Control Dogs Of Any Breed

More needs to be known about a reported dog attack in St. Clairsville before too many conclusions are reached. One thing seems apparent, however: After a woman’s dog bit a man, she left the scene.

City police were called to the Veterans Affairs clinic in St. Clairsville on Tuesday. There, they found a man with extensive injuries to his arm, as a result of being bitten by a dog. He told officers the animal, possibly a pit bull, was being walked by a woman when it attacked him.

She then walked away, the victim told police.

Earlier this year, St. Clairsville City Council enacted an ordinance aimed at controlling vicious dogs. The measure initially had specified pit bulls, but criticism prompted council members to delete that provision. As the ordinance stands, it requires owners of any breed of dog believed to be vicious to take certain steps to keep it under control.

After learning of the Tuesday incident, Mayor Terry Pugh noted that if the animal involved was a pit bull and had the ordinance been enacted with its initial breed-specific wording, the attack this week might have been prevented. The dog’s owner would have been required to keep it on a 3-foot leash, he explained.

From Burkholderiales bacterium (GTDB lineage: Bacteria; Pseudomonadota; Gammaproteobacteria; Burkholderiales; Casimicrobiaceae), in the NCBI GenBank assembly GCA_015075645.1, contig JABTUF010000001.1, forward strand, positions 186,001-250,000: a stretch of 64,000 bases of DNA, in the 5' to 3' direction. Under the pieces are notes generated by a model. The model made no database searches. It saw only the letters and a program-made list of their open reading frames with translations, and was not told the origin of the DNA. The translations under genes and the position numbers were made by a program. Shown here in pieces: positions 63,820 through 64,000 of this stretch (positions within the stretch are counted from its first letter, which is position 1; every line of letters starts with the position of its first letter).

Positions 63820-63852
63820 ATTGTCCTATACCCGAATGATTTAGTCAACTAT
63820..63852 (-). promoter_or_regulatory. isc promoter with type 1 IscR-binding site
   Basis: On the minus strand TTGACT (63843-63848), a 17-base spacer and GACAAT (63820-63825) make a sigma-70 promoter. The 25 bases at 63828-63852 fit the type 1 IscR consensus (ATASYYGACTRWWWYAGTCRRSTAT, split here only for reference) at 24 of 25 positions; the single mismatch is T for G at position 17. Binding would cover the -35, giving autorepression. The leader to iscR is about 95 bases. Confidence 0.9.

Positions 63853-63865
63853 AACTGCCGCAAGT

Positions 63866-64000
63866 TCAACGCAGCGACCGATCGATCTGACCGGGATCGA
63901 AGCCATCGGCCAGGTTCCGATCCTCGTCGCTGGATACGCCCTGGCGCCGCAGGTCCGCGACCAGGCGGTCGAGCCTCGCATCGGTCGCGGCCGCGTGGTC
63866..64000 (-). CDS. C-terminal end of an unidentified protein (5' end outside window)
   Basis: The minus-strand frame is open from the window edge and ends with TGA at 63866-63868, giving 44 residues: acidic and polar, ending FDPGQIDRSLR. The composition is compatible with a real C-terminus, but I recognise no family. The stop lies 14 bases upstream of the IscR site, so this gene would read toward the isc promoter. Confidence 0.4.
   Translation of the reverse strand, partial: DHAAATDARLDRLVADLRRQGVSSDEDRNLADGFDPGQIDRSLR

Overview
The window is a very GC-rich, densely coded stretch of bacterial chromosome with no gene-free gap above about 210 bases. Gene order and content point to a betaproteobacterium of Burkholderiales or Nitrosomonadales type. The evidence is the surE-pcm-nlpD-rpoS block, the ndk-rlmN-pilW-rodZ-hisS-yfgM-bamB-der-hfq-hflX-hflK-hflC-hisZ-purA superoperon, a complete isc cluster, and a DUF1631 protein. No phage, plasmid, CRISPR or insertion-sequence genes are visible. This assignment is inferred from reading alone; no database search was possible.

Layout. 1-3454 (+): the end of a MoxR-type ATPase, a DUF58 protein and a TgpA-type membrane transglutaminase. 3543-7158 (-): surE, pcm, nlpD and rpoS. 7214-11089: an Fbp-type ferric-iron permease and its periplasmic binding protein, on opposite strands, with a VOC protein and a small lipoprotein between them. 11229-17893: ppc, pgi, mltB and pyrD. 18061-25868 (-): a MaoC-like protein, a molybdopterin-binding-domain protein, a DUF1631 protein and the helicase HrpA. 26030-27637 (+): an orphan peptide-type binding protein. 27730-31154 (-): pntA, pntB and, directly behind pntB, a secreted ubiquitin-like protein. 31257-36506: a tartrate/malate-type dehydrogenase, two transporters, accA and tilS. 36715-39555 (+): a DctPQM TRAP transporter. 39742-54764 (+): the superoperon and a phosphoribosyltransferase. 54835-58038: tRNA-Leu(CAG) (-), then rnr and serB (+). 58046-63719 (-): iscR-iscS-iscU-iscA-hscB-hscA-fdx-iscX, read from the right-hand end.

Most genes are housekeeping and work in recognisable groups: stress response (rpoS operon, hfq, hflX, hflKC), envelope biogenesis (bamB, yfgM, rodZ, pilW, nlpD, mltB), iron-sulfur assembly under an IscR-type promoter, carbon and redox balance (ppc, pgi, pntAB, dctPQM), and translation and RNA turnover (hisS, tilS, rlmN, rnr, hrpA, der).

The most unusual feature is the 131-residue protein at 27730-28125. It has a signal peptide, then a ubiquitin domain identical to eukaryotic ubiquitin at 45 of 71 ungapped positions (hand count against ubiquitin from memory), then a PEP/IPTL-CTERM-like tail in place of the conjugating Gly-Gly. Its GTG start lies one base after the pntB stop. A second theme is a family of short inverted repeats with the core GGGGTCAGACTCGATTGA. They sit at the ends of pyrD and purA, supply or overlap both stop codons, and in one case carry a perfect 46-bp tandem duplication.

At some point, officials may determine the breed of the dog involved — though as police Lt. Michael Troullos pointed out, that could be difficult. “There’s a lot of mixed breeds out there,” he explained. “It’s hard to tell.”

Tuesday’s attack may spur new calls to ban ownership of pit bulls, and perhaps other breeds, in St. Clairsville. It is too early to jump to that conclusion, however.

What is known is that a man was attacked by a dog, and the animal’s owner left the scene rather than summon police. Unless she had a very good reason for doing so, she should be held accountable under the law.

And if the victim’s account is accurate, the woman should be penalized severely. Setting an example in this case would do more good than rewriting the ordinance.

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